However, the last part of the scene I have no complaints about, and that is Ron (pictured below in a photo I found from a different show), the owner of the diner, shaking Gary’s hand and saying, “I’m sorry I didn’t help you before.”  I’m a big believer that a sincere apology can really be a good thing, and this shows that Ron is a good dude who cared about his waitress and now realizes he was doing more harm than good by ignoring Gary.  I like the simple handshake between him and Gary and the way Gary just says, “That’s alright.”  It’s a nice little moment that makes me sad that we’re leaving this town, because I was starting to dig all the characters that inhabit it.  This small moment and the little story we’ve seen developing in the background of Ron becoming suspicious of Parker also demonstrate the amazing ability of KL to have even background or side characters be super interesting.  After all, this character of Ron could have easily been nothing, just a small guest actor who’s in a couple of eps as a diner owner, but somehow the writing and directing and acting all fuse together to make even this character very interesting to watch.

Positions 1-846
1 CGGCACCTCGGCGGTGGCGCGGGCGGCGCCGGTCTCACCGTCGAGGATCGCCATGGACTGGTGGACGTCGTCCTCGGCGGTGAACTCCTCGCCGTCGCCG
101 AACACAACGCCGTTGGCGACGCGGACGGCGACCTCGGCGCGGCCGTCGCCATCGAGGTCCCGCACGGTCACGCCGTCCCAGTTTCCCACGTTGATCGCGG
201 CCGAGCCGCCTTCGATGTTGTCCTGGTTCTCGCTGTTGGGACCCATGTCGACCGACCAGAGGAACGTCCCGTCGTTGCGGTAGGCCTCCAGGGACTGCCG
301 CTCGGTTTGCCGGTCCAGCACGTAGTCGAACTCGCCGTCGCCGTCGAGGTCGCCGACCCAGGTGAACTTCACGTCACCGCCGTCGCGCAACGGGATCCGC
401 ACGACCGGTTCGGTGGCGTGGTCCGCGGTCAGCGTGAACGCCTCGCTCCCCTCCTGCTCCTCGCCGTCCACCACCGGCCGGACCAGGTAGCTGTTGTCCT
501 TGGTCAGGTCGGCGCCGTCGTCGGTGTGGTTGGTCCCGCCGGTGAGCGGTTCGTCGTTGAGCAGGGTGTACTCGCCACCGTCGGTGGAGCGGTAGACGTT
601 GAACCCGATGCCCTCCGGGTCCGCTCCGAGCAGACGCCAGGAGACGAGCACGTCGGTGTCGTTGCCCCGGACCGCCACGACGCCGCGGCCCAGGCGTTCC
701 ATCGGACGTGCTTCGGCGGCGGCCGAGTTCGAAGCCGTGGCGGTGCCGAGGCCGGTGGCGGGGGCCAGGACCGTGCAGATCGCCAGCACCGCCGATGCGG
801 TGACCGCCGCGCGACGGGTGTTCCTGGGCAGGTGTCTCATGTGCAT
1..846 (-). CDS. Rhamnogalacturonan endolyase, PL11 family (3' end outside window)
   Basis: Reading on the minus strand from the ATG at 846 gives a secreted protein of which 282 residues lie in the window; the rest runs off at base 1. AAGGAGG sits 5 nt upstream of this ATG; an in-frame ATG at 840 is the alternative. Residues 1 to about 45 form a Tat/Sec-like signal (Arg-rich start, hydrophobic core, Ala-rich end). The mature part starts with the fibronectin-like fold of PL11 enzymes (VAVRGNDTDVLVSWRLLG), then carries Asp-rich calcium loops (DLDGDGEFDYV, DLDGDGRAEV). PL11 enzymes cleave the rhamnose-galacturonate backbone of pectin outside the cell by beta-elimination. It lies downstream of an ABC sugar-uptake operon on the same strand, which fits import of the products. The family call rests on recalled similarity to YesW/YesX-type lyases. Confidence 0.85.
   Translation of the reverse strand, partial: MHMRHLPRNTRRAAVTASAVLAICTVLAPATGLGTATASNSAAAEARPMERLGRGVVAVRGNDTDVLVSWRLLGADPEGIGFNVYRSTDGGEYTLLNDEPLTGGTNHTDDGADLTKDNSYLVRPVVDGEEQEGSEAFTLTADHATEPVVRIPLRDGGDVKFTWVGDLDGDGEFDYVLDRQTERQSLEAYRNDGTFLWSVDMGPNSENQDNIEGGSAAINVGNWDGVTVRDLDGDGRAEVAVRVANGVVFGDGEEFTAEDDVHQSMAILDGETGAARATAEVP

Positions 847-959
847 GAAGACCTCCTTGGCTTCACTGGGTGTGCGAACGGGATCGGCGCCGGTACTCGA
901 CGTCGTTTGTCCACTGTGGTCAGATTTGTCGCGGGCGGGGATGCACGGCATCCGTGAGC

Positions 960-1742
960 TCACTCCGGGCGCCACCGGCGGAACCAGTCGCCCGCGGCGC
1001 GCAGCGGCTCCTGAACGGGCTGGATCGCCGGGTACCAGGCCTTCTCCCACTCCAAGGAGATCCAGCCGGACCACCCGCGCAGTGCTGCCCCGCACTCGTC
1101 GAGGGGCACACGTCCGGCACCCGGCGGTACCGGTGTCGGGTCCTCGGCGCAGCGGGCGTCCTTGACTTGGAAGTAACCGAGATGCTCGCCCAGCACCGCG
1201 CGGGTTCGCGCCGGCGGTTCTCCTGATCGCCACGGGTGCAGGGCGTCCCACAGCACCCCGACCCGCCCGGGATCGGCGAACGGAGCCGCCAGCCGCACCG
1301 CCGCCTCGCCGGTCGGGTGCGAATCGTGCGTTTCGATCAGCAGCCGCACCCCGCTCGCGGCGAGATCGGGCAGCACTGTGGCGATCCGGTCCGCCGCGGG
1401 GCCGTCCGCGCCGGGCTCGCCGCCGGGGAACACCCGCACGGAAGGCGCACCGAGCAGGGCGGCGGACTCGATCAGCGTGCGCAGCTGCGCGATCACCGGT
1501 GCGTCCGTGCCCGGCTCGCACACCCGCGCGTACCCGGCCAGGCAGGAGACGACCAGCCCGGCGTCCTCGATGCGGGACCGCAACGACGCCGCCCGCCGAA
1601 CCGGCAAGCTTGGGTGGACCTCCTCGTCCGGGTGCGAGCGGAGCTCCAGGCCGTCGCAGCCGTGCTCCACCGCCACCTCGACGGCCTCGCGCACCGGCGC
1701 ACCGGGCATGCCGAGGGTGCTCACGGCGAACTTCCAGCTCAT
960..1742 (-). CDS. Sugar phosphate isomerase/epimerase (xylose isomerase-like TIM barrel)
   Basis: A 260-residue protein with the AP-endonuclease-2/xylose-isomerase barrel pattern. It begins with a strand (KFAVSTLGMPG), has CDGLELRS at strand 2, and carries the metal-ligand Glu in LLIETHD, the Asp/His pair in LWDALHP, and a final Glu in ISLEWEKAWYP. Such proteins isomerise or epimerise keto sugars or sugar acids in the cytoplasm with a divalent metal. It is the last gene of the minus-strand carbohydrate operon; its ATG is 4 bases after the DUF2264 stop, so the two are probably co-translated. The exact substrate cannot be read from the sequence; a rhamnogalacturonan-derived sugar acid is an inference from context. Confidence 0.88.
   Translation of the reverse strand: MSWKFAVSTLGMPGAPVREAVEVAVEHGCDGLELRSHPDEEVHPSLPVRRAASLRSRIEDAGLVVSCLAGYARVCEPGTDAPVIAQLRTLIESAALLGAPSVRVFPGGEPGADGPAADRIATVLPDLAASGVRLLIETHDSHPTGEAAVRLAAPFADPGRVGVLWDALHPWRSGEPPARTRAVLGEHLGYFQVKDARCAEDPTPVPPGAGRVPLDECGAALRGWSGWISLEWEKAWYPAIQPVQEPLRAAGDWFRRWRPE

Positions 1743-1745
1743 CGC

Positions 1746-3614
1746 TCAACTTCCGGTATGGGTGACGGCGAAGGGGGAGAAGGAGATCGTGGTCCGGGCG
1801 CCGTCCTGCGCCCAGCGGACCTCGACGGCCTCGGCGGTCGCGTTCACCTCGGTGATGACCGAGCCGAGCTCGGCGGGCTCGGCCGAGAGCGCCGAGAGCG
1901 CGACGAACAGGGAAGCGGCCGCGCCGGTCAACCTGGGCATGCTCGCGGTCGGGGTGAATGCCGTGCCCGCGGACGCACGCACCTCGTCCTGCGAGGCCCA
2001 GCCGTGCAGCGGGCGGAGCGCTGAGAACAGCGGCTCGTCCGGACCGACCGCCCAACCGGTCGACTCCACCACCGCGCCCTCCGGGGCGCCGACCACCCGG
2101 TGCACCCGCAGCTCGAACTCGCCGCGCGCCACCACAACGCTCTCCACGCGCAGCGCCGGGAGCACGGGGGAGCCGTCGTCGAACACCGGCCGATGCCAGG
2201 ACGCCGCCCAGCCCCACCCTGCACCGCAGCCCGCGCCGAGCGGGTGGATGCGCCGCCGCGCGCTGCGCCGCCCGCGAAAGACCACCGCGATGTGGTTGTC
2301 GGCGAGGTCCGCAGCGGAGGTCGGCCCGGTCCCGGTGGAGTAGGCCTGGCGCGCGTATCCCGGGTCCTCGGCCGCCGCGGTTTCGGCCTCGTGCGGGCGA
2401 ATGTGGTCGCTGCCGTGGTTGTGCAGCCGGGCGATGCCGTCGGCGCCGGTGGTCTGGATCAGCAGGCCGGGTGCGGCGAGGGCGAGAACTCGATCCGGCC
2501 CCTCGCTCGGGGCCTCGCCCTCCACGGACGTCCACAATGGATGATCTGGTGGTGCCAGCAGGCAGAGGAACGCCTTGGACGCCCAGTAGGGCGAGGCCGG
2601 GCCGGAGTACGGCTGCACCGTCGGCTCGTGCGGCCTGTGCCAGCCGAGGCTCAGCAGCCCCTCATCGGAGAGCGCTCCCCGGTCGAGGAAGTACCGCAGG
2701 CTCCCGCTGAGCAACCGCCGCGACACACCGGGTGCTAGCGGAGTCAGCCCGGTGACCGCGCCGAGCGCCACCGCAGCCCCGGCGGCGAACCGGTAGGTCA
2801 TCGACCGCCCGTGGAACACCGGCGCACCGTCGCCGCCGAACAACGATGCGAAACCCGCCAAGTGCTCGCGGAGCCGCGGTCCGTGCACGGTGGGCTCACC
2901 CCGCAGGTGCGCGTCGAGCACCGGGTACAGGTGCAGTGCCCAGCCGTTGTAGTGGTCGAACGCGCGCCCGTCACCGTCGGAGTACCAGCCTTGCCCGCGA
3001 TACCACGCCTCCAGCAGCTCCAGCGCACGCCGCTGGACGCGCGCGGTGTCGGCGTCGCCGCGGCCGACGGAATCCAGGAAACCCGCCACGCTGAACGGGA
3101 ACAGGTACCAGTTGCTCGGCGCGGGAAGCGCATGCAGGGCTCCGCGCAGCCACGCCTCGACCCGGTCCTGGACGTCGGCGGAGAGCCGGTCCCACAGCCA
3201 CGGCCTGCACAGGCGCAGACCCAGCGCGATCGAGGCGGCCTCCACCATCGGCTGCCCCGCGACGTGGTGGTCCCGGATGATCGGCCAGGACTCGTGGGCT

After this, we say goodbye to Shula forever as Gary and Val fly back to California.  I’ve read some fan opinions stating that this Shula story goes on too long, but I don’t agree.  If I’m doing my math right, Val is in Shula for around eight eps (she first steps into town in the closing seconds of episode 111, Distant Locations, and now she’s leaving town at the start of episode 118, so I guess that makes a stretch of around seven eps), and I really liked the way that the long season gives the stories an ability to unfold at a much more genuine pace.  Nothing feels rushed to me because we really gave Val the time and the stretch of eps to disappear into this town and this storyline.  I feel if this was another show (Melrose Place, perhaps?), this entire storyline of Val going crazy and running off to Tennessee would take up all of one and maybe two eps before being unceremoniously wrapped up; with KL and the big 30-episode season, everything is able to unfold at a much more deliberate pace and I like it that way.